The difference between a popular blog post (one that drives traffic, social shares and comments) and an unpopular blog post (one that does not drive traffic, social shares and comments) can often be a mystery.
That’s right, many bloggers couldn’t tell you why some of their posts are extremely popular while others are not, a fact that holds true even for some of the most successful folks writing online.
Does This Sound Familiar?
This mystery is the foundation of one of the most common stories I hear told by both clients and fellow bloggers, “The Little Post that Could”. Here’s how it goes:
So I wrote this post on “xxx” topic. It was nothing unusual – just my usual type of post on my usual topic.
From the moment it went live, that post was popular. It got tons of traffic and comments and people were sharing it all over social media.
In fact, even though I wrote this post a year ago, it’s still the most viewed post on my site today!
Man, I wish I could write another one like that…
Has this happened to you? It has certainly happened to me.
In fact, it just happened over at my small business blog, www.mattaboutbusiness.com.
You see, last week, I wrote a blog post called, “Is This the Beginning of the End for LinkedIn Groups?“. Within an hour of the post going live, it was pulling traffic like crazy.
Not only that, people started sharing the post on social media and, even better, many folks left lengthy comments on the blog post’s page.
I found myself wondering, “Why this post? What made it so popular?”.
So I decided to figure it out.
Uncovering The Secret
I started by coming up with two questions:
- What made this post so popular?
- How could I repeat that success again and again?
Questions in hand, I was off to study last week’s post. Here’s what I figured out:
First off, the post was a personal one and that made it hard for me to write. I’ve always tried to keep my posts friendly, informational and usable while avoiding posts that lean more on my feelings and opinions. It’s just the way I roll.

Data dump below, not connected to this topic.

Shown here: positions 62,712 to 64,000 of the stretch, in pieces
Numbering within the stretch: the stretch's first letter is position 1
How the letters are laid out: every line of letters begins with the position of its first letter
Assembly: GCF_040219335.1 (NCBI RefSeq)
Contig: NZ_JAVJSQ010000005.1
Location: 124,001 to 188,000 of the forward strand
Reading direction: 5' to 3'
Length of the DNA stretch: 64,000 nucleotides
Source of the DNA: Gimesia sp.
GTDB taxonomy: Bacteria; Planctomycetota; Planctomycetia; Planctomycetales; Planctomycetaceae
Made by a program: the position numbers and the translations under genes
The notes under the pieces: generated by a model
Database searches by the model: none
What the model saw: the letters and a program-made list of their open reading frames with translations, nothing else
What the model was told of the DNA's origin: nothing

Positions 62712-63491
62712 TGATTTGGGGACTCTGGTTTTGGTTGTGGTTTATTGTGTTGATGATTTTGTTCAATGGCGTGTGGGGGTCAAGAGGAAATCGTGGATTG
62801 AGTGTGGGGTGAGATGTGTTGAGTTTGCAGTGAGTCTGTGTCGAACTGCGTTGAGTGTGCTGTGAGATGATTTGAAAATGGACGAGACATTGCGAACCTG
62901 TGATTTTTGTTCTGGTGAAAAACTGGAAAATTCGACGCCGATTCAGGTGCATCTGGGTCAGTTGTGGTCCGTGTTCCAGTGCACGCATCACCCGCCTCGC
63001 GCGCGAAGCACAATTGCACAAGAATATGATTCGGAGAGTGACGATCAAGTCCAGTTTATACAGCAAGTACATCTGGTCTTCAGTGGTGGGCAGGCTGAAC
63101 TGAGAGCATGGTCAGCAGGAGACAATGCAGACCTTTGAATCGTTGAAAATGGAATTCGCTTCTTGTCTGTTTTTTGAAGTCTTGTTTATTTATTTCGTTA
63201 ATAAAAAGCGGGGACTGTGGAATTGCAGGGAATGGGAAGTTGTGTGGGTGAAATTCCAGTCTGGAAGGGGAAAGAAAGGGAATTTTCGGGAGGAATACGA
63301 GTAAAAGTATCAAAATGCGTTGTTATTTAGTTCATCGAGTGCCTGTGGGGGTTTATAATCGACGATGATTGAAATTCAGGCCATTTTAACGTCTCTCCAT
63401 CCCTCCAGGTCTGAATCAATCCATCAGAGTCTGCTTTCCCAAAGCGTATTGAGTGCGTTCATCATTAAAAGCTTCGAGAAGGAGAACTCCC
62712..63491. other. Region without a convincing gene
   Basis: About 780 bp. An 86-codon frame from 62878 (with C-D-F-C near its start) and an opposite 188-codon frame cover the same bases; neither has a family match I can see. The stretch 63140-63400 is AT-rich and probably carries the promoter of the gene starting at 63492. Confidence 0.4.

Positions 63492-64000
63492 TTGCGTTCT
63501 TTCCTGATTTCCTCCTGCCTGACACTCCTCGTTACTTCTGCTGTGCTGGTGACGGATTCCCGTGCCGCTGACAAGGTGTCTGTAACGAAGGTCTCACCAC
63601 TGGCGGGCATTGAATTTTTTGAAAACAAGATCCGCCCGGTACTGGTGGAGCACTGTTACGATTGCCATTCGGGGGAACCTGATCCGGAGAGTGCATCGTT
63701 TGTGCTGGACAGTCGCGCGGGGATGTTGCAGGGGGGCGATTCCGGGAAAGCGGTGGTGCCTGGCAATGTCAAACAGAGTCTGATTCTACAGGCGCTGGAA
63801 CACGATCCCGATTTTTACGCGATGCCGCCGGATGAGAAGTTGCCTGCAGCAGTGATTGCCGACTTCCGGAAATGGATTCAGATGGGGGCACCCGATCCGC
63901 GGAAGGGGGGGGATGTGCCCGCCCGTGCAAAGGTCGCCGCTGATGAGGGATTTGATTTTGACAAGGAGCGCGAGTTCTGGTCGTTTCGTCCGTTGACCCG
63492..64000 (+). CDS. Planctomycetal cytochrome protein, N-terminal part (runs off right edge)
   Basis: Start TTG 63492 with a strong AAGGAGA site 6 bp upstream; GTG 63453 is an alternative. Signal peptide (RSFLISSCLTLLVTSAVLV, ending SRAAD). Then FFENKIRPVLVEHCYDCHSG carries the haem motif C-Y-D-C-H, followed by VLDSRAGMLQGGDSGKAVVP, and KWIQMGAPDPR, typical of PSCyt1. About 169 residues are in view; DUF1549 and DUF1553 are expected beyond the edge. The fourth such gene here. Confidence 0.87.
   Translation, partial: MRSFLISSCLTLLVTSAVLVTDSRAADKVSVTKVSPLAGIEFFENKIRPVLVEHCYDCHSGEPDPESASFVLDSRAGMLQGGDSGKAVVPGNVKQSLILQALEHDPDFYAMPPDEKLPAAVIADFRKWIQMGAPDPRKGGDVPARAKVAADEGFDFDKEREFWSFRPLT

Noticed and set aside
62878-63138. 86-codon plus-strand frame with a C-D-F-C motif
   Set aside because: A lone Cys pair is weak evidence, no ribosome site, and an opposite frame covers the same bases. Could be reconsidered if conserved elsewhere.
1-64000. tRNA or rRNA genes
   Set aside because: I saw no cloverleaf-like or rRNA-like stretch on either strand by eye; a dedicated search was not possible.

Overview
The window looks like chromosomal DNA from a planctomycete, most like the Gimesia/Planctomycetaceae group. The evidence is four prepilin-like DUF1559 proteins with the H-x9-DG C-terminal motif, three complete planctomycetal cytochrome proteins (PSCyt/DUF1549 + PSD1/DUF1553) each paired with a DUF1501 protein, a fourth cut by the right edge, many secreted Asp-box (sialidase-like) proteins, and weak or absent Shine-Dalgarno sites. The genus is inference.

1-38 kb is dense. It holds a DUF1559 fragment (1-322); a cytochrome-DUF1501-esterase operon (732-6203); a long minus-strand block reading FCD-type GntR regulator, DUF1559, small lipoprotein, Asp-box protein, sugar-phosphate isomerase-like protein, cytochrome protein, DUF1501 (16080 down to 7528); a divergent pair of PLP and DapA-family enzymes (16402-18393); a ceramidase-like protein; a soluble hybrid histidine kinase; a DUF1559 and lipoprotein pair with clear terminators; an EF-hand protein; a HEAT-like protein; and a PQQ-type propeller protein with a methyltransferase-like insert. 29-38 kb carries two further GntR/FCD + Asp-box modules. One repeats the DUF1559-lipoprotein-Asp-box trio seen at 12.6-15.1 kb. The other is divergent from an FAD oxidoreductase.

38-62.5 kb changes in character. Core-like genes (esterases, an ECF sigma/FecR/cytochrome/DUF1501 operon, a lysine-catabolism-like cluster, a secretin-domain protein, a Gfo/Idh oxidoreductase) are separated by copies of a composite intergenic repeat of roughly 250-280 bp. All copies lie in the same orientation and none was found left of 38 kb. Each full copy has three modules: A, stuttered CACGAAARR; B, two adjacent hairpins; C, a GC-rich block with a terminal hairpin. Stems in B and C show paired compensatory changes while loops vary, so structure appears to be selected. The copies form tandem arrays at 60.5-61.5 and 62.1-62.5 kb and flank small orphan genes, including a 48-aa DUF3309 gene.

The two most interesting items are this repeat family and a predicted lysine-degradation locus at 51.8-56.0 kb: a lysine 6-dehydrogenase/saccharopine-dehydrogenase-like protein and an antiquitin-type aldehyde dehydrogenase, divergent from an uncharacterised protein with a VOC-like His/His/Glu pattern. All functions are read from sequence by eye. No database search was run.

The LinkedIn post however, was full of my passion, angst and concern. I have always loved LinkedIn, but they betrayed me – heavy stuff.
Second, the post was fairly confrontational. No matter how I softened my argument, this post was a barb aimed straight at LinkedIn.
Now, I’m no softie and confrontation suits me just fine, but I usually keep it off the web and out of the public eye.
This post definitely had me out of my comfort zone. I mean, I was so nervous that I kept adding supporting evidence up to moment I published it to the world.
I had butterflies in my stomach.
As I mentioned above, this post went popular very soon after it went live. I was both pleased and grateful for the amount of support and positive comments that I received both in the comments section and on LinkedIn.
Let’s go to the questions:
- What made this post so popular?
I believe this post became popular because I left my comfort zone.
First, I opened up and let my personal opinions and feelings come through. My readers were able to relate and empathize with my experience. They were able to put themselves in my shoes and that engaged them with the post and made them feel invested.
Second, I was confrontational. When a fight happens, people like to come and watch. I believe that was the case here.
- How can I repeat this success again and again?
Based on the answer to the first question, I’ve concluded that one of the secrets to creating a popular post is to include your own feelings and personal opinions in the content. Popularity will only come when you engage your readers with your true self.
Looking back at other popular posts on my site, I found that each and every one of them followed the same pattern.
I need to get more comfortable with putting my real self out there. I mean, I’m out there in spades, but not my inner self, my feelings and opinions. Don’t worry, I won’t get mushy on you, I’m just going to say what I’m really thinking more often.
As for the confrontational element, I think I’m going to work that one in more often as well. I’m not talking about going all out on the attack, but I believe that some tension adds to the popularity of a post.
One way I’m thinking of doing this is by challenging established online business practices and beliefs – a great way to both heat people up and increase the popularity of my posts. It’s time to mix things up a bit.
The butterflies are still there and I’m sure that they’ll still be there each time I hit that publish button, at least for a while.
But I feel good about my conclusion. I like to push my limits, so challenging myself to open up more and to throw in some tension when writing will hopefully make popular posts like last week’s more of a regular occurrence.
How About You?
Have you ever hesitated before hitting the “Publish” button with butterflies in your stomach?
If you have, what happened next?
- Did you publish the post or not?
- If you did, what was the reaction from your readers?
- If you didn’t, do you have any regrets? Do you think you’ll hit the “Publish” button on that post someday in the future?
Please share your stories with us in the comments section below!